Garn-St. Germain Depository Institutions Act

No Thanksgiving would be complete without sending up a big thanks to Congress for the Garn-St. Germain Act.  

What? You’ve never heard of Garn -St. Germain? Grab yourself a cup of coffee and settle into a comfortable chair. This is one story you want to hear.

Why Did The Garn-St. Germain Depository Institutions Act get Passed?

It starts back in 1982 with a seemingly-innocent little paragraph known as the “due-on-sale clause.” This landmine is buried in most mortgage agreements and provides that if the mortgaged house is sold, then the unpaid amount on the mortgage becomes immediately due and payable in full.  

That makes sense if the house is actually sold. The buyer pays the seller for the house, the seller pays off the mortgage encumbering the house, and everyone goes merrily down the road.

There are, however, times when the ownership of a house changes yet no money actually changes hands. Two common examples are when the owner dies and the house title transfers as part of the owners’ estate, and when the owner creates a living trust and transfers the house title into the trust.

If no money is paid for the transfer, then there are usually not enough liquid funds to pay off the mortgage. Thus, if the mortgage lender invokes the due-on-sale clause, most likely the house will be foreclosed upon. As a result, before 1982 when owners died their residences were going back to the banks at an alarming clip. Likewise, owners were unable to engage in estate planning or asset management because they could not transfer their house into a living trust without the bank foreclosing.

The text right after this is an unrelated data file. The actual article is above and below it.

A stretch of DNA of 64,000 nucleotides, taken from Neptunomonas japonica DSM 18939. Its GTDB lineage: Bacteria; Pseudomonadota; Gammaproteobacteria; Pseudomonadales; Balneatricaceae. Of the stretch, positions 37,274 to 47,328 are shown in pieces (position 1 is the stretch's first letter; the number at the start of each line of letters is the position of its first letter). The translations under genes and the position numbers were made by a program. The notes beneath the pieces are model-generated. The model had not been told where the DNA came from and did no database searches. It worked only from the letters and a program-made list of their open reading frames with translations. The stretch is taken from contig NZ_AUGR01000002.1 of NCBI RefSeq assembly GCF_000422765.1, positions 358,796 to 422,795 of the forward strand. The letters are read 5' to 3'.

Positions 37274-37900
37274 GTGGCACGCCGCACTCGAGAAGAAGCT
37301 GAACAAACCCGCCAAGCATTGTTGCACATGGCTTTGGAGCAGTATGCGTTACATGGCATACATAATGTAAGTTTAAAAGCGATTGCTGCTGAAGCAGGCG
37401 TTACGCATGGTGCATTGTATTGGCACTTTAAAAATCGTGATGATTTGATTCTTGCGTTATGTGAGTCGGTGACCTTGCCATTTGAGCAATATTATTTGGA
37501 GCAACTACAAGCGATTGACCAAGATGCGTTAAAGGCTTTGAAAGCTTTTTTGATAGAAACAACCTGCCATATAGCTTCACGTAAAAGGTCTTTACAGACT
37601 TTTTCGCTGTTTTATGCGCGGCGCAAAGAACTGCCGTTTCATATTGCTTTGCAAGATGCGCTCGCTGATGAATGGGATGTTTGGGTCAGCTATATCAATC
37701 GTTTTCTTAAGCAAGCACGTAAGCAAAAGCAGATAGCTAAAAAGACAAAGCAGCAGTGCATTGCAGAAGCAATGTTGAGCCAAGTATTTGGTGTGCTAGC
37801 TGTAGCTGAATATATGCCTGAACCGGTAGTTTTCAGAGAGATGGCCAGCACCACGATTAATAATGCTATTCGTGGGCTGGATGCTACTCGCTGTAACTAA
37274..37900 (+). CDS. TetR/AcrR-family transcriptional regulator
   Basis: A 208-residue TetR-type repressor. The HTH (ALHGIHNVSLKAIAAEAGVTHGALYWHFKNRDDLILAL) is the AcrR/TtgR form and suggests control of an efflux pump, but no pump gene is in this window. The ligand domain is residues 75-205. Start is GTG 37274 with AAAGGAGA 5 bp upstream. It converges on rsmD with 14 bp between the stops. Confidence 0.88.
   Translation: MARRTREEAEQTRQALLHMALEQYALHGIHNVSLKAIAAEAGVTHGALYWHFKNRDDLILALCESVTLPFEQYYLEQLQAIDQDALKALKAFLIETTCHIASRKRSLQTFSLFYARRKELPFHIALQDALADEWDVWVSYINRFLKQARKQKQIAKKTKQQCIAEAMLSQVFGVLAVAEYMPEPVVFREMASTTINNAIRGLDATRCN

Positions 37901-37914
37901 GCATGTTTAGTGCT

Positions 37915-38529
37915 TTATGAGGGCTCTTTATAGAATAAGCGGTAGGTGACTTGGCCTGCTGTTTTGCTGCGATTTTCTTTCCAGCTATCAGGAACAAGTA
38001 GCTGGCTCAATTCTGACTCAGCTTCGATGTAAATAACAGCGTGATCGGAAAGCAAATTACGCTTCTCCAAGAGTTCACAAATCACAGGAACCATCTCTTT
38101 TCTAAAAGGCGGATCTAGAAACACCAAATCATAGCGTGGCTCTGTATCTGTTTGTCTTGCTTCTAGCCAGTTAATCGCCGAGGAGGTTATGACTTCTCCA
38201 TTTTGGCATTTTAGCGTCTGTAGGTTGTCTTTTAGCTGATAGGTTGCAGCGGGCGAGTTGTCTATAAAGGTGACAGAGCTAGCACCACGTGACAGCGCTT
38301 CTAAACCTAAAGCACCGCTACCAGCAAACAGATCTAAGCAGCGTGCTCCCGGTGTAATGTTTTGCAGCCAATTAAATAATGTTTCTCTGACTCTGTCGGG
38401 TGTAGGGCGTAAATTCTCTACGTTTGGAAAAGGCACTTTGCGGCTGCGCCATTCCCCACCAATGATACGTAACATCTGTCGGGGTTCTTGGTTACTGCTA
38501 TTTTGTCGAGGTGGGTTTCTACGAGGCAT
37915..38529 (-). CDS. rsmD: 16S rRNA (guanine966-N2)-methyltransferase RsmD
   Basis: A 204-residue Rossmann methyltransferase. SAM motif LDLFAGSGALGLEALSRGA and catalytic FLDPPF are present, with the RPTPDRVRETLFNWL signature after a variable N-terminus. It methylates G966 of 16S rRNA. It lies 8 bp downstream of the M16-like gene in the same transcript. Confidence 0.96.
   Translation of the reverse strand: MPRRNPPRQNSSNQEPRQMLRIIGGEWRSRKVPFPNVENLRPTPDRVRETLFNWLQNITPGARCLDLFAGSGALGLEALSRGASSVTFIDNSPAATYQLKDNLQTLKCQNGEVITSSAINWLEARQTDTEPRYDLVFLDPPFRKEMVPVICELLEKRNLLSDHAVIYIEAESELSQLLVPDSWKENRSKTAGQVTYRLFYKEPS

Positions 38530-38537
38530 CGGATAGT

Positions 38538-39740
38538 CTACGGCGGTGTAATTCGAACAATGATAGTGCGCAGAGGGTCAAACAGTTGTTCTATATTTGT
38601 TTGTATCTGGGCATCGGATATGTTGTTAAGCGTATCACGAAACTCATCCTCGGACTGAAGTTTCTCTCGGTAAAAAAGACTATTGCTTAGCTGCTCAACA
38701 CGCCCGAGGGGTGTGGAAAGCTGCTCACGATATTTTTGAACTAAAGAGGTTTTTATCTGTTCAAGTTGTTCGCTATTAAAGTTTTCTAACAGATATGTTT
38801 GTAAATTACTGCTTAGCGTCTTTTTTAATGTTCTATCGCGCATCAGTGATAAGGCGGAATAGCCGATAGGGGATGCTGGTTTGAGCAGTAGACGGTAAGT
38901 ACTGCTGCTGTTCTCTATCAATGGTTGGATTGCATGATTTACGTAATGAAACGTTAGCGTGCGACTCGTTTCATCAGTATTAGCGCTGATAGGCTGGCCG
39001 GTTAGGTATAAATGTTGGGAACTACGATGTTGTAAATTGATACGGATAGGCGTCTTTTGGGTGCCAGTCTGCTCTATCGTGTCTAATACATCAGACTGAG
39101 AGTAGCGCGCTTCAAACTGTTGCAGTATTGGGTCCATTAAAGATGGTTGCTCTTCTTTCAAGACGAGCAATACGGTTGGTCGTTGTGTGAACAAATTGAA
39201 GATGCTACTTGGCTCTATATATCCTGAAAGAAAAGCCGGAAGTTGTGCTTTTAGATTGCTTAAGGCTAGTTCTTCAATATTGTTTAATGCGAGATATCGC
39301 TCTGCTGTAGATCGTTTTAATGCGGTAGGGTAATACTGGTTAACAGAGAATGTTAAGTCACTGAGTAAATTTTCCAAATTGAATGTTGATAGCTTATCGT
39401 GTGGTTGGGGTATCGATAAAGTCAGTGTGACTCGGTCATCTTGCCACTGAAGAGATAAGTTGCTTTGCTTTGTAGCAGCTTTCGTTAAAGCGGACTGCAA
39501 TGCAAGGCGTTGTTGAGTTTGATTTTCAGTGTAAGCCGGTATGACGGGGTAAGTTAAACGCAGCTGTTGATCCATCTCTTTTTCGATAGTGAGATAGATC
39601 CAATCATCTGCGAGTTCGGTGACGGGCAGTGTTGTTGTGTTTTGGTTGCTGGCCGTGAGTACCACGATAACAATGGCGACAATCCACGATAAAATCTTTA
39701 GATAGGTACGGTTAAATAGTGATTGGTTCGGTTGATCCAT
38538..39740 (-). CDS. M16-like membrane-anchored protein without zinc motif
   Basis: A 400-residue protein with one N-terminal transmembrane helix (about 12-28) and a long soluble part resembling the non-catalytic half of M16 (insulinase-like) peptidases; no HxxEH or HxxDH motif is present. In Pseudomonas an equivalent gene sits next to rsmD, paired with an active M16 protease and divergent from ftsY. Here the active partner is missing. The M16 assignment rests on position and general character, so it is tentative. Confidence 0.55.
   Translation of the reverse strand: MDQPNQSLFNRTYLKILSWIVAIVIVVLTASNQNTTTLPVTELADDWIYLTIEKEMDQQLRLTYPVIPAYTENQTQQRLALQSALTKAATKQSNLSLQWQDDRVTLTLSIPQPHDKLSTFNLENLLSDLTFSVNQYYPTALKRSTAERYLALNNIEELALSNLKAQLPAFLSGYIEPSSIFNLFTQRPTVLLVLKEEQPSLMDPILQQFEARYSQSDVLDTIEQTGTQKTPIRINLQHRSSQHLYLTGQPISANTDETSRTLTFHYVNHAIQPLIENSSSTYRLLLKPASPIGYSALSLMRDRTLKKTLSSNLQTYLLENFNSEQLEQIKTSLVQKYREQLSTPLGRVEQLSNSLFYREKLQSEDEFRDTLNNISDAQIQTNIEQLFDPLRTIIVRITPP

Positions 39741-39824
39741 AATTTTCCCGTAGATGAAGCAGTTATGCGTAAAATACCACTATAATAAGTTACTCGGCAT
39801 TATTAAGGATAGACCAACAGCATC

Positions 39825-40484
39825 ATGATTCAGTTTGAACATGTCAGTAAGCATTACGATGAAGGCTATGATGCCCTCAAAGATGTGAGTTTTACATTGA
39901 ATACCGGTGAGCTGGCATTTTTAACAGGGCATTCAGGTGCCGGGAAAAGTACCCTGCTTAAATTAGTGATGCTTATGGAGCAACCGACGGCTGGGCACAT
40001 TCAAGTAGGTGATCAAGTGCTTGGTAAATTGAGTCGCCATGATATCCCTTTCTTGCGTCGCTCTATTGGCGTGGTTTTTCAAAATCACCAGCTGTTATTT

So what happened in 1982? Let’s set the scene. Things were looking bad for the housing industry. Lenders were going out of business, home mortgages were not easily available, and the whole residential real estate market was rocking to a standstill. To counter-act that, Congress passed the Garn-St. Germain Depository Institutions Act.

What Is The Garn-St. Germain Depository Institutions Act?

A big part of the Act was to slow down foreclosures by making it illegal for a lender to exercise the due-on-sale clause for certain types of real property in certain situations. The real property covered included residential real property containing less than 5 dwelling units (think single residence, townhouses and some condos) and residential manufactured homes. 

Lenders were forbidden to exercise due-on-sale clauses for a number of situations where it would be, frankly, unfair.   

For example, sometimes a home owner secures a loan for home construction that is collateralized by a 2nd lien on the home.  It would be very unfair if the original lender declared the original mortage in default.

A lot of homes pass to relatives when the original owner dies. Under Garn-St. Germain, the lender cannot use that to accelerate the original mortgage. The lender is also forbidden to accelerate when the borrower transfers the house of his or her spouse or children, when the borrower divorces and his or her spouse became the owner of the property, and when the house is transferred into an inter vivos (living) trust where the borrower was a beneficiary of the trust.

Of course, in none of these situations is the mortgage just wiped out. The mortgage goes along with the house and becomes the obligation of the new owner.

Garn-St Germain is one of the most consumer-friendly laws that has ever been passed.  Thanks, Congress.

Virginia Hammerle is a Texas attorney whose practice includes estate planningguardianship and probate. Sign up for her newsletter at Contact Hammerle Finley Law Firm to schedule a consultation at